Interview with Nicole Lundrigan

Interview with Nicole Lundrigan

May 12, 2020 Off By C.S. O'Cinneide


NICOLE LUNDRIGAN is the author of six critically acclaimed novels, including The Substitute and Glass Boys. Her work has appeared on best of the year selections of The Globe and Mail,, and Now magazine. Her most recent novel, Hideaway, is currently on the shortlist for a 2020 Arthur Ellis Award. She grew up in Newfoundland, and now lives in Toronto.


You are from Upper Gullies, Newfoundland. Is there a Lower Gullies?

Whenever I’ve been asked where I grew up, I usually say ‘Upper Gullies… and there is no Lower Gullies’. I looked it up, though, and it seems there was a Lower Gullies, but the name has changed.

Your latest novel, Hideaway, was inspired by a discussion with your daughter. Can you tell us a bit about that?

My teenaged daughter was reading Stephen King’s novel, Misery, and we were chatting about the main character, Annie Wilkes. I can’t recall the exact conversation, but I think she was complaining about me, and I said, “Well, can you imagine if she was your mom?” It was a silly thing to say, of course, but for some reason that comment stuck in my head, and it became the spark for Gloria, the mother in Hideaway. Sometimes Gloria’s parenting is a little… questionable.

Your writing has been compared to authors like Gillian Flynn and Laura Lippman, both known for their domestic noir.  How do you think you came to write in this sub-genre that often looks at the darker side of families?

After writing a few thousand words of my first novel, Unraveling Arva, I announced to a few family members that I was writing a book. My mother said very plainly, “If you expect me to read it, you’d better put a murder in it.” That was really no trouble at all, as I’ve always been interested in the darker sides of regular people. I began reading true crime from a young age and have always been curious about the psychology behind deviant behaviour within the framework of families and small communities.

You have lived in a French castle, rescued sea turtles, and done archeological digs for old skeletons. Have any of these unique experiences informed your fiction? And if so, how? (Also, can I hang out with you— because you seem really cool.)

I had those experiences years ago, but when I think about updating my bio, it doesn’t sound nearly as interesting. “Spends hours alone with a laptop and a troubled dog.” I’m guessing all those things have informed my fiction in some way, though I’m not sure I can define it. And yes, we can definitely hang out. Let me know when and where!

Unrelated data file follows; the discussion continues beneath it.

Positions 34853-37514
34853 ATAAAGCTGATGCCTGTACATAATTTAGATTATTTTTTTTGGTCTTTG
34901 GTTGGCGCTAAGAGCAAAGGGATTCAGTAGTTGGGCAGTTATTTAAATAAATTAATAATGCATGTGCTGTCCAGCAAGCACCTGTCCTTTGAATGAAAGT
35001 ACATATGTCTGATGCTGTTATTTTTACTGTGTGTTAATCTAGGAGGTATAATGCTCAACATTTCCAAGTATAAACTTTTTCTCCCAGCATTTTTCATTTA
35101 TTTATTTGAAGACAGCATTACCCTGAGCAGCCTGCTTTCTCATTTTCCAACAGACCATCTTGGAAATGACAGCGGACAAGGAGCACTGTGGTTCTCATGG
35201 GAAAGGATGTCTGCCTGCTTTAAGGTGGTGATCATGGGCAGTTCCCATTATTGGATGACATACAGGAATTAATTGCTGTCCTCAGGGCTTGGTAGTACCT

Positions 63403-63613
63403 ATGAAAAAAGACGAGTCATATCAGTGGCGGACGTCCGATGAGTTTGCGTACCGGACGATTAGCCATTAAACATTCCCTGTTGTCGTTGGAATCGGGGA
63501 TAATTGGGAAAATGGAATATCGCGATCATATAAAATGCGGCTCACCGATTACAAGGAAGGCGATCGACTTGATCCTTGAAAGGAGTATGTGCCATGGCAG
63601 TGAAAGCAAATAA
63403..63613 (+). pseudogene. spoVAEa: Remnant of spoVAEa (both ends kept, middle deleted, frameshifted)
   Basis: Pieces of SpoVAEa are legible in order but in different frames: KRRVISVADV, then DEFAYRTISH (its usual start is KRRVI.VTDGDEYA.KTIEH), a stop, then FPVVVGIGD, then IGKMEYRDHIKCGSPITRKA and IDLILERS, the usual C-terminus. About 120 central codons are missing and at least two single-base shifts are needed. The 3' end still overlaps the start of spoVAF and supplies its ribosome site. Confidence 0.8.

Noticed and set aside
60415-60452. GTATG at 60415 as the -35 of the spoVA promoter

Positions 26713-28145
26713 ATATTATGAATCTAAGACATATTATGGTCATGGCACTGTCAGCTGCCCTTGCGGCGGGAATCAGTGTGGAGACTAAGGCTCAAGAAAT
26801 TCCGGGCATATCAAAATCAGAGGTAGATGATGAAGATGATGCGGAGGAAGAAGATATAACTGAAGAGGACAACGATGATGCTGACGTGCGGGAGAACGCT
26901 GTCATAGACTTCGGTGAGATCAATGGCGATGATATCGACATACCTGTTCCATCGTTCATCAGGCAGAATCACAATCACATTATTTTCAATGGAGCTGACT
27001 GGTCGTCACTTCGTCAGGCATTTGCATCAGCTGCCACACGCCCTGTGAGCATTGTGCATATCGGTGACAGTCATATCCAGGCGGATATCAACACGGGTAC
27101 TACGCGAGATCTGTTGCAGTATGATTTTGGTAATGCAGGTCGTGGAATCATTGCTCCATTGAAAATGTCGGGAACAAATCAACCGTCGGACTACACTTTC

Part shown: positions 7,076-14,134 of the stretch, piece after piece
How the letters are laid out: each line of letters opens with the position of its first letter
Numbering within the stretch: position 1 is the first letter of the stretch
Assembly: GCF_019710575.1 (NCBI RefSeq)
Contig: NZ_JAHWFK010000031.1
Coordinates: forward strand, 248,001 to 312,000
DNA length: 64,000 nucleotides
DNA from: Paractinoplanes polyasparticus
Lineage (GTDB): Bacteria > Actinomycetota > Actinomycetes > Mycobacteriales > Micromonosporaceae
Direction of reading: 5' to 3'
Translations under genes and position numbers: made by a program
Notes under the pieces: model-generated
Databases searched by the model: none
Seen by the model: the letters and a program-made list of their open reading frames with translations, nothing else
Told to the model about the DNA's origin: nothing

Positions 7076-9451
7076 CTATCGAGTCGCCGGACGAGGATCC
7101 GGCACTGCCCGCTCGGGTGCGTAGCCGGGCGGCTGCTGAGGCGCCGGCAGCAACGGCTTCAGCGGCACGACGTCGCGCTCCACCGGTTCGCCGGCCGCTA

Setting plays such a wonderfully enriching role in your books. Where do you think your next novel will be set?

My next novel is well underway, and it takes place in 1958 with two distinct settings. The first is a modest low-rise apartment where a young boy resides with his night-nurse aunt. And the second is a wealthy estate where the boy’s mother works as the live-in housekeeper.

If you could go clubbing with any author (alive or dead) who would it be, and what would you two be drinking?

That’s a tricky question. Timothy Findley was one of my favourite authors, and I was always front of the line when a new book was released. I’d prefer a dinner over clubbing, and we would drink a good red wine. Probably from France. Only a few sips for me, unfortunately, as I have an annoying arrhythmia that has lately been putting a serious crimp in my fun.

What is your latest writing project, and what excites you about it?

When a writing project is developing, I generally resist talking about it. I can say it’s about an 11-year-old boy who is accused of murdering his mother’s wealthy employers. I’ve finished a number of drafts, and after picking through the same material time after time, it actually feels like the least exciting thing in the world.

And finally, since you hail from “The Rock,” please tell us a joke — about people from Ontario.

We are a Newfoundland family, but I was actually born in Ottawa as my father was an MP. My parents moved everyone back to Newfoundland when I was two and a half, and then I left when I was seventeen. I’ve been in Ontario for twice as long as I was in Newfoundland, but my accent is still quite strong (especially if I’m nervous). I’m not sure I qualify as hailing from ‘The Rock, and I can only think of a single joke (which I won’t share). I’m failing at this question! Growing up, there was a beloved family friend who enjoyed word play, and whenever he visited, I always tried to have a pun at the ready. I can throw out one of those… Did you hear about the man who invented lozenges? He died a few days ago. There was no coffin at his funeral. (That one gets a half-smile.)

To find out more about Nicole Lundrigan and her books go to